Ong Chun/Wangchuan/Wangkang ceremony, rituals and related practices for maintaining the sustainable connection between man and the ocean
Inscribed in 2020 (15.COM) on the Representative List of the Intangible Cultural Heritage of Humanity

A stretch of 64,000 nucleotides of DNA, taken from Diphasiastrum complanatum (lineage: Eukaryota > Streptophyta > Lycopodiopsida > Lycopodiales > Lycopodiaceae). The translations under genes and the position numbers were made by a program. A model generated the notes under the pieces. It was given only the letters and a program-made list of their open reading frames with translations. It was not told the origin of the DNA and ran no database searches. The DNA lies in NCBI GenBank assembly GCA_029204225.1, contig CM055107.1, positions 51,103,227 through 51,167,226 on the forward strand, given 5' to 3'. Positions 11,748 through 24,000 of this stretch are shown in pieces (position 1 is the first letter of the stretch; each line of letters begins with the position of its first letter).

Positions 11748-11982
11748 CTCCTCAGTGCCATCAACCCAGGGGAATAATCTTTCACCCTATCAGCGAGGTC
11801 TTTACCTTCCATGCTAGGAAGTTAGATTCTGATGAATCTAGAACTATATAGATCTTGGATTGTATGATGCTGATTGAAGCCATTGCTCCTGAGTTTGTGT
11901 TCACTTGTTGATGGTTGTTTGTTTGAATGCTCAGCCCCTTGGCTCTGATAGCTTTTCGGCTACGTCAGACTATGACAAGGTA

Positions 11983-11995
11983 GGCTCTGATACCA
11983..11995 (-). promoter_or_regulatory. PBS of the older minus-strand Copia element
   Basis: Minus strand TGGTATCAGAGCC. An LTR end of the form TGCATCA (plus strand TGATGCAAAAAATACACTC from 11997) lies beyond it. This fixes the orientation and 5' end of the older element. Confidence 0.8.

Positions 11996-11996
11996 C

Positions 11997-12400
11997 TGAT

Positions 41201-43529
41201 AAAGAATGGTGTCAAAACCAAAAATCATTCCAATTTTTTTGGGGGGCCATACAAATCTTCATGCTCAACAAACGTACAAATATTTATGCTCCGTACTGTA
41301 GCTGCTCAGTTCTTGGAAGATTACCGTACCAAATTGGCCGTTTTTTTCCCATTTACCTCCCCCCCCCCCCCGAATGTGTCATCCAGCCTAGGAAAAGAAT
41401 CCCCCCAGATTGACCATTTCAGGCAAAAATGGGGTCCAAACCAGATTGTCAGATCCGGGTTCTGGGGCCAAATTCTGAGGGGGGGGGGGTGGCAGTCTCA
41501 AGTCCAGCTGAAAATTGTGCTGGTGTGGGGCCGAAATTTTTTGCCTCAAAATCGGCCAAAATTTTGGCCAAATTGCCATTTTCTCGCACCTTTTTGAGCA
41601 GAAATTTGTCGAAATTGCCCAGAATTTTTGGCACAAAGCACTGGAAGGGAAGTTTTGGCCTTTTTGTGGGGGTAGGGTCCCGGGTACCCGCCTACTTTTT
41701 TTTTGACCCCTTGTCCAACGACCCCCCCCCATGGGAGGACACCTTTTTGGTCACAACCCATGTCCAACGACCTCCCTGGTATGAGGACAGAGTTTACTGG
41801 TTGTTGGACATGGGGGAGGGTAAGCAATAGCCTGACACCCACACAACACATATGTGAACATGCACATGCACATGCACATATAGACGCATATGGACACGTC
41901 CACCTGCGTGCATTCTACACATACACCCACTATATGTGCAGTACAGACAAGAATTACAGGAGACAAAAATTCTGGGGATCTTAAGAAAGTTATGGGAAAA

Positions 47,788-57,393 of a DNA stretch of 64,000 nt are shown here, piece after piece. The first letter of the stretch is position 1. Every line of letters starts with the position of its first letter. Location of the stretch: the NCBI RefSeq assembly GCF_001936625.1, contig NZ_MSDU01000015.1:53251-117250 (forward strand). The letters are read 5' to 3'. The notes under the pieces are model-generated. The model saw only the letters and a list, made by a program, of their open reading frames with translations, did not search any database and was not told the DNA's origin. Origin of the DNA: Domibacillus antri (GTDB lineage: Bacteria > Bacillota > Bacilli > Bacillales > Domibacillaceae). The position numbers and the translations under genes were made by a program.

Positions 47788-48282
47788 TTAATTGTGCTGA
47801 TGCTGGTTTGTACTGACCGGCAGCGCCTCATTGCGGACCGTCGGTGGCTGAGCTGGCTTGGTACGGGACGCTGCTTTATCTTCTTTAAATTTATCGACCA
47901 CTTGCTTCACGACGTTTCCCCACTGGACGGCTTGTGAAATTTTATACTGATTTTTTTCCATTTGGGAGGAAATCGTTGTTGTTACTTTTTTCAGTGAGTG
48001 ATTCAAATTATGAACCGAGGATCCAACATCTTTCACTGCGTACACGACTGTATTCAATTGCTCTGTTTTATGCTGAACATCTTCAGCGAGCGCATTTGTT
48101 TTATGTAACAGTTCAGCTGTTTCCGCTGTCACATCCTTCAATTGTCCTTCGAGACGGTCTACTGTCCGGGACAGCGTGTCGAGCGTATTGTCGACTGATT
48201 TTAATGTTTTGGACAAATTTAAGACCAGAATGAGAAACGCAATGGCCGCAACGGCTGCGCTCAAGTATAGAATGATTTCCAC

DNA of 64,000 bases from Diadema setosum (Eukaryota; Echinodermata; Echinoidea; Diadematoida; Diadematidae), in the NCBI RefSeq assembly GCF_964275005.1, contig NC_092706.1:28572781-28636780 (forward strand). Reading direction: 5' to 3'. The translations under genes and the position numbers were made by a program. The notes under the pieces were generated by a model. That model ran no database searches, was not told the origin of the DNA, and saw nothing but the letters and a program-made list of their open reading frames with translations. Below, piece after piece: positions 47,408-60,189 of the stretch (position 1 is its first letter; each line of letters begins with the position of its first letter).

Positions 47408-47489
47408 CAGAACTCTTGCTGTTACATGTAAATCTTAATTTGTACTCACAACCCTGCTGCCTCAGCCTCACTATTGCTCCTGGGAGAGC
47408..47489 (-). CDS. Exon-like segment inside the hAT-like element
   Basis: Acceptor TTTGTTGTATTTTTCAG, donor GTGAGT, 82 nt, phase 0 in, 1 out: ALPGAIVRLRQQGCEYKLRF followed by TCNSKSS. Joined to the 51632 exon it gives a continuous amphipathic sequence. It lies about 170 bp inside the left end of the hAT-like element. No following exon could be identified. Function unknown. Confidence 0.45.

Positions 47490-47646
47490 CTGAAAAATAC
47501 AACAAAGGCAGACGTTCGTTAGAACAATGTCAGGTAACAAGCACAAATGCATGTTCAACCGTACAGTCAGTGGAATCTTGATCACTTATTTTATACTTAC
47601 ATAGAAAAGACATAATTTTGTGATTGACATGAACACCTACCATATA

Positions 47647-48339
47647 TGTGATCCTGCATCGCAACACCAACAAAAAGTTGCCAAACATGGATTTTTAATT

The Ong Chun ceremony and related practices are rooted in folk customs of worshipping Ong Yah, a deity believed to protect people and their lands from disasters. Developed in China’s Minnan region between the fifteenth and seventeenth centuries, the element is now centered in the coastal areas of Xiamen Bay and Quanzhou Bay, as well as in the Chinese communities in Melaka, Malaysia. Those who died at sea are considered as ‘good brothers’ who become lonely, wandering souls. The ceremony begins by people gathering at the seaside to welcome Ong Yah to temples or clan halls, while lamp poles are erected to summon ‘good brothers’ and deliver them from torment. In this way, the element has been celebrated as ‘doing good deeds’. Performances head the procession and clear a path for Ong Yah’s barge (wooden or paper-made models). These performances include gaojia and gezai opera, different dances, comprising dragon and lion dances, and puppet shows, among many others. The element evokes the historical memory of ancestors’ ocean-going, reshapes social connections when confronted with emergencies such as shipwrecks, and honours the harmony between man and the ocean. It also bears witness to the intercultural dialogue among communities.